As part of this year’s Strata Conf. in Santa Clara, titled “Making Data Work”, David Epstein, Senior Writer with Sports Illustrated, delivered a Keynote which aimed to explain the role of “Small Data in Sports” and how “Little Differences Mean Big Outcomes.”
“I want to talk about high performance in sports and what makes the difference between a top performer and everybody else,” began Epstein. Because today’s high performance sports are “drowning in data” and applying it to “remarkably little effect,” Epstein believes that most people do not understand Big Data and “they are not figuring out where and how it should be applied.”
“The difference between legendary and anonymity in elite sports is usually less than one percent,” said Epstein. He played the audience a sound displaying the time of crossing the finish line of the world’s fastest nine men. These men were all differentiated by milliseconds.
“The first beep was Usain Bolt, the second was a guy you’ve never heard of and the fourth was a guy that works as a roofer in the off season,” explained Epstein. “The difference between Usain Bolt and the guy you never heard of is 0.5 percent.”
Epstein believes the key value of the sports data being gathered is “really figuring out how to find that 0.5 percent difference in the data.”
“I won’t go into the frequent misapplication of data in sports, but I will focus on one successful application: UK Athletics, the sports body in Great Britain. They had an increase in funding when London won the Summer Olympics, so they decided try apply some sports science. Rather than just continuing to gather huge amounts of data, which is what most sport bodies are doing, they tried to figure out what they could actually affect before gathering tonz of data,” explained Epstein.
To do that, they wanted to look at an event where they thought they could win some medals – the field events in track. They analyzed the Shot put and tried to find out what determines how far the shot goes.
They narrowed it down to three things:
- the velocity of the release
- the release height
- the release angle
Epstein exemplified with the 2007 competition between Reese Hoffa (gold medalist) and Adam Nelson (silver medalist), two of world’s best people in Shot put, analyzing the differences between the two and how it affected their performance.
The silver medalist (Adam Nelson) actually had an advantage on two metrics: the release height and the velocity of his release. The only thing that set Reese Hoffa as the winner was the angle of release. If the silver medalist would have tweaked his angle release with just one degree, he would have won.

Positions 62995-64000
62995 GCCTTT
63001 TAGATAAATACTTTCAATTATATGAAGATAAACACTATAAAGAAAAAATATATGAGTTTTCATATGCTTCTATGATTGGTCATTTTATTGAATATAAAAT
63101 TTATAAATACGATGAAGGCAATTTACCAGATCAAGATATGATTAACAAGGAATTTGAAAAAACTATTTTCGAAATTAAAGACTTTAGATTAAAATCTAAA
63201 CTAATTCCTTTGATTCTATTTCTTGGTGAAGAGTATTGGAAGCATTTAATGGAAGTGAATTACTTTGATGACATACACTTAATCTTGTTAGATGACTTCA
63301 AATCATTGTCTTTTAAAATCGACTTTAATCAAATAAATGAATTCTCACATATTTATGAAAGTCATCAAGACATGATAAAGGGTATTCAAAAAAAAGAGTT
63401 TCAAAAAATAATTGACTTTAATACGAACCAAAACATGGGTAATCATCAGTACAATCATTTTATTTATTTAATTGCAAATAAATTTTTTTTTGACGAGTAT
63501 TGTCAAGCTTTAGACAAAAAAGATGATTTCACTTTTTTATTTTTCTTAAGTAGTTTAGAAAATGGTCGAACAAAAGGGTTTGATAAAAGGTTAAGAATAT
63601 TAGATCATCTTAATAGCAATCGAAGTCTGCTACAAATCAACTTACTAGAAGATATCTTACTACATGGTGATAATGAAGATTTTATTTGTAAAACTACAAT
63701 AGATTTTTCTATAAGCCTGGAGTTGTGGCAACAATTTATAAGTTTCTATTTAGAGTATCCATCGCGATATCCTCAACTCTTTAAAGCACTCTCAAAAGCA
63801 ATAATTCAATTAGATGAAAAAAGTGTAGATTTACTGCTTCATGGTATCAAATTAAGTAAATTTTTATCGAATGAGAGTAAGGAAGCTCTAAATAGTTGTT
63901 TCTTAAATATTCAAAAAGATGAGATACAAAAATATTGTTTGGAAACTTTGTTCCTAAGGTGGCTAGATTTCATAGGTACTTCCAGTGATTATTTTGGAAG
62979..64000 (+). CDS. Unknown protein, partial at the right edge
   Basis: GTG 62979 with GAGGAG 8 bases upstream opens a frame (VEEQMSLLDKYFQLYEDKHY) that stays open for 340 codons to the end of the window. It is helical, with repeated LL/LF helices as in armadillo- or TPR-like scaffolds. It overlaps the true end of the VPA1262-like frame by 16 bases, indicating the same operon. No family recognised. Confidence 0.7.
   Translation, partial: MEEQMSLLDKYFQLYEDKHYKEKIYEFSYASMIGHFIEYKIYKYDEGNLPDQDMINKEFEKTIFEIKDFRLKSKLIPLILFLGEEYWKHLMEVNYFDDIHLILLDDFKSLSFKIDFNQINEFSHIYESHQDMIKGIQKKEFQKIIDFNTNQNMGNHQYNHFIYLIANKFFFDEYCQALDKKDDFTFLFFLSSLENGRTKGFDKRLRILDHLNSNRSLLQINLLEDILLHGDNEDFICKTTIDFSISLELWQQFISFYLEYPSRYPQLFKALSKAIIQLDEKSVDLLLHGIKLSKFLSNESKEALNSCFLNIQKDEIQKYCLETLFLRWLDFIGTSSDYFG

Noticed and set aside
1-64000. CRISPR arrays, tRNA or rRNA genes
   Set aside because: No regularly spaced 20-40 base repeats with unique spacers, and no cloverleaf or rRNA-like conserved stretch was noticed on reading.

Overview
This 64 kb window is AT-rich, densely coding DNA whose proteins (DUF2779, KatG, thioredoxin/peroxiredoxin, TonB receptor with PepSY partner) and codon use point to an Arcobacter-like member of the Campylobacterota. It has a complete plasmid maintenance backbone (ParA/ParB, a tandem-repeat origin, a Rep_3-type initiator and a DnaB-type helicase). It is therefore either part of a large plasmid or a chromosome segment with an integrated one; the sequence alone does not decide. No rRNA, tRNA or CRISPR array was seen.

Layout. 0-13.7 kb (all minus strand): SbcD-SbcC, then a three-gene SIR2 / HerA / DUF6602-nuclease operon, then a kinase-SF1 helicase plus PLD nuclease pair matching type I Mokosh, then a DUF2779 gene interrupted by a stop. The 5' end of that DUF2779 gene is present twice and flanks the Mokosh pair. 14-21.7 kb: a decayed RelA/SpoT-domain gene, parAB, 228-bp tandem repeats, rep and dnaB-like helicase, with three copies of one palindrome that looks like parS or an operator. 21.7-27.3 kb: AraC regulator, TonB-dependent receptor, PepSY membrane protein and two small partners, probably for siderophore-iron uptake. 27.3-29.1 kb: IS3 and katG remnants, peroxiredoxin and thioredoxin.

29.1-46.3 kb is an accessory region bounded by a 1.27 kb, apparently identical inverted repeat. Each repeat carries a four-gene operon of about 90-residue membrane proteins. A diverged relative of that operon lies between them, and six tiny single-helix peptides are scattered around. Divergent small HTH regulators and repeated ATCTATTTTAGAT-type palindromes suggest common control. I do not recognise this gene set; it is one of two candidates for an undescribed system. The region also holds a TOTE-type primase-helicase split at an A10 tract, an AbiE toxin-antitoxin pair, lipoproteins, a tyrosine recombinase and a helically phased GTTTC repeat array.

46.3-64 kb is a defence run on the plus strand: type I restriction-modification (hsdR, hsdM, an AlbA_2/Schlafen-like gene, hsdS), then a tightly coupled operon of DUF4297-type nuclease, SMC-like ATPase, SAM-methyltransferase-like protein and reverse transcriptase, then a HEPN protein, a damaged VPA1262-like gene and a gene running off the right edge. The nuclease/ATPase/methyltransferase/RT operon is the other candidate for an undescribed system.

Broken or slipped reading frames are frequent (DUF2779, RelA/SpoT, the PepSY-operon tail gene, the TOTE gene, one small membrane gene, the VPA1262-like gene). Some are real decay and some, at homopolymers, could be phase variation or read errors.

Epstein pointed out: “The difference between gold and silver (in this case half an inch) is the difference between being able to make a living out of it and having an off-season job.” For sponsorship in these kinds of sports, there’s only space at the top.
When UK Athletics realized the importance of their findings, they were curious if it could be applied to other sports. So they hired a Biomechanics PhD to look at long jump, creating a new job title for him: ‘horizontal jumps specialist’.
Epstein explained: “This guy’s job was to watch jumpers over and over, deciding what he could change.”
The specialist identified several key factors, pretty similar to the Shot put:
- speed of approaching the runway
- the amount of force the jumper puts into the jumping board
- the jump angle
He found out that speed is incredibly hard to coach, just like the force into the board, so he ignored them altogether. But he could change the angle. He worked intensively with Greg Rutherford on his jump angle and the results were spectacular. At the London Olympics Rutherford did not have the fastest approach, nor the best force on the jumping board, but he jumped at precisely the right angle (23 degrees) and won the gold medal.
The horizontal jumps specialist’s merit was taking a guy who was not the best athlete in the world and win him a gold medal by figuring out – quite simply – what was important and what could be changed.
It was this data science that went to the surge in medals for UK Athletics at their home Olympics.
During his presentation Epstein also investigated the so-called 10,000-hour rule, to uncover whether rigorous and consistent practice from a young age is the only route to athletic excellence.
Watch the entire segment below to see Epstein dispel many of our misconceptions regarding the reasons of top athletes’ excellence.